Tuesday, March 2, 2010

Miami Man Accused of Selling Video Games to Terrorists

A PlayStation game system is usually a pretty acceptable gift, unless you are shipping it to a suspected terrorist. Khaled Safadi, a business man in Doral, is accused by federal authorities of shipping Sony PlayStation 2 consoles to a shopping center in Paraguay marked by the feds a front for terrorist activity. Two other Miami business men have also been arrested in connection with the large shipments. "It's a children's toy,'' Michael Tein, Safadi's attorney told a federal judge Monday. "He is being accused of shipping a children's toy to Paraguay. It's a shame that the government has pumped this thing up as a terrorism case,'' he said.

A judge granted Safadi's release on $1.5 million bond, but he will be forced to stay home while he fights the charges. Hopefully he saved a PlayStation or two for himself. Apparently, shipping video games to terrorists is serious business to the feds, who have dropped an 11-charge indictment on Safadi, who has never had a run-in with the law. Safadi allegedly sold $720,000 in Sony PlayStation 2 consoles and digital cameras to the Galeria Page Mall in Paraguay between 2007 and 2008. U.S. intelligence officials believe the shopping center is a front for financing terrorist activities out of the Middle East, including groups like Hezbollah. That makes it the poster child for the "Do Not Do Business With" list. Authorities claim Safadi hid the shipments by providing false addresses on invoices.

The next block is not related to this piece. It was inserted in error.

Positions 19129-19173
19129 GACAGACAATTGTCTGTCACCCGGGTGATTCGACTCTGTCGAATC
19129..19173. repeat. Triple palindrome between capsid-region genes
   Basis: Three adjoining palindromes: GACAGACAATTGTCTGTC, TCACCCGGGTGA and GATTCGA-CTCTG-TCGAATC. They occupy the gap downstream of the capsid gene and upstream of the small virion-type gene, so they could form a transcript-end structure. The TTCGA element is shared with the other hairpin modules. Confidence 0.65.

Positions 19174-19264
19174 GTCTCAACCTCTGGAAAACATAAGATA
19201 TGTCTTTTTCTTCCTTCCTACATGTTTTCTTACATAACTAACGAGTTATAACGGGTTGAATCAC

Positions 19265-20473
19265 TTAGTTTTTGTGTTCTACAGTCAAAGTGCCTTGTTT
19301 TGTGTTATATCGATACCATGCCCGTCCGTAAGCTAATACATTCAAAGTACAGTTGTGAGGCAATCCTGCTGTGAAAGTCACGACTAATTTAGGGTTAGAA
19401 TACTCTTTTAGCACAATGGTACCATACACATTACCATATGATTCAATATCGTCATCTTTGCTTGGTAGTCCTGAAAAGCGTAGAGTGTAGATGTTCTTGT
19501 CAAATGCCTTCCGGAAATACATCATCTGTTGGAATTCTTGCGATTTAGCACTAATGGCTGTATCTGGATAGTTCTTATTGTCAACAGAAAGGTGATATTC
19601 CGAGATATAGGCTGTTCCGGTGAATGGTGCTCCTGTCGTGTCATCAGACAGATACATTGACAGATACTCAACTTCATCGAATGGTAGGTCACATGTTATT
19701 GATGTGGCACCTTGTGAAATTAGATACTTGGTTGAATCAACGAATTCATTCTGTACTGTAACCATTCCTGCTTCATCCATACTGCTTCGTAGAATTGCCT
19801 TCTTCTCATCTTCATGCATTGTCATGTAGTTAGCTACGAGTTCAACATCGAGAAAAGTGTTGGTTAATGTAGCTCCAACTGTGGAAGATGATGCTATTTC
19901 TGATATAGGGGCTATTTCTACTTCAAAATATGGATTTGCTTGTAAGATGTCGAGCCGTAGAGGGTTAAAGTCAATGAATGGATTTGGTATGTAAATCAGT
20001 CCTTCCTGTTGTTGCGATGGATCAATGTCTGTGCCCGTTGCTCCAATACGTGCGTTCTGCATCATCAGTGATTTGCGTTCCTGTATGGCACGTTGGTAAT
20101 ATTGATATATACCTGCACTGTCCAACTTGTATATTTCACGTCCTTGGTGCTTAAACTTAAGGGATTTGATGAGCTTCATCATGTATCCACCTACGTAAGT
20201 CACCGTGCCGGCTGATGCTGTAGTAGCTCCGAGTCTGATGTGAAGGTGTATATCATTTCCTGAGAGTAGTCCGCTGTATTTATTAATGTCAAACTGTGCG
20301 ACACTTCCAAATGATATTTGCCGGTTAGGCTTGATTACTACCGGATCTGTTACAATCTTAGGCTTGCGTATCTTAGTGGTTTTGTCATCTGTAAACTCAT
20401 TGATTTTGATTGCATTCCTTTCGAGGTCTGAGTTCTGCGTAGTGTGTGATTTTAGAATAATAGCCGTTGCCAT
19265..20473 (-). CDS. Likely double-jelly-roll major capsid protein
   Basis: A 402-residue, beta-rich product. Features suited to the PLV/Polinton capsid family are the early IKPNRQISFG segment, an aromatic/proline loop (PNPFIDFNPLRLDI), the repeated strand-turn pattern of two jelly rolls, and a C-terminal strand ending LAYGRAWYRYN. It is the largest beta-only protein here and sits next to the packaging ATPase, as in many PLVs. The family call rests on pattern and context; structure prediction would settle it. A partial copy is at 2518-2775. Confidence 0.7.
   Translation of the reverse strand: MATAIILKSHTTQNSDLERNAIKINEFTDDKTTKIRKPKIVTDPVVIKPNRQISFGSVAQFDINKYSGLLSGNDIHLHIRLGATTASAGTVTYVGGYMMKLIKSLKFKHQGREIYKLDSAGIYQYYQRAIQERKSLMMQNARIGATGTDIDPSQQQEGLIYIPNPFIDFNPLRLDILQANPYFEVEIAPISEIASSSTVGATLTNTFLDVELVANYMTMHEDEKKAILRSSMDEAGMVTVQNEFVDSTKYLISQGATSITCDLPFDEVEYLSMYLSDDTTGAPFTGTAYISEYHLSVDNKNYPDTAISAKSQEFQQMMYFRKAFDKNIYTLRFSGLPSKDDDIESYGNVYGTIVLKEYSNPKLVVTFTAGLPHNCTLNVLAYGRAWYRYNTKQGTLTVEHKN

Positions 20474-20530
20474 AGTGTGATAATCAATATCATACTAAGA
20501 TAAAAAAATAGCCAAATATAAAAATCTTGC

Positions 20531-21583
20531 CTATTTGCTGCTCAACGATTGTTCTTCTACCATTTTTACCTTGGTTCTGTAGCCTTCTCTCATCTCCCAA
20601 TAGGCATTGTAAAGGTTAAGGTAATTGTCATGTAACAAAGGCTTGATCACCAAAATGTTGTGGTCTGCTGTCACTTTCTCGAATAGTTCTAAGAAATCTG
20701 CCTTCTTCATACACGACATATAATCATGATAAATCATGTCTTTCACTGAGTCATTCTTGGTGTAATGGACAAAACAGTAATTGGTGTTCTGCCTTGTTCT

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Who am I?

I am a law enforcement professional with over 35 years experience in both sworn and civilian positions. I have service in 3 different countries in both the northern and southern hemispheres.

My principal areas of expertise are: (1) Intelligence, (2) Training and Development, (3) Knowledge Management, and (4) Administration/Supervision.

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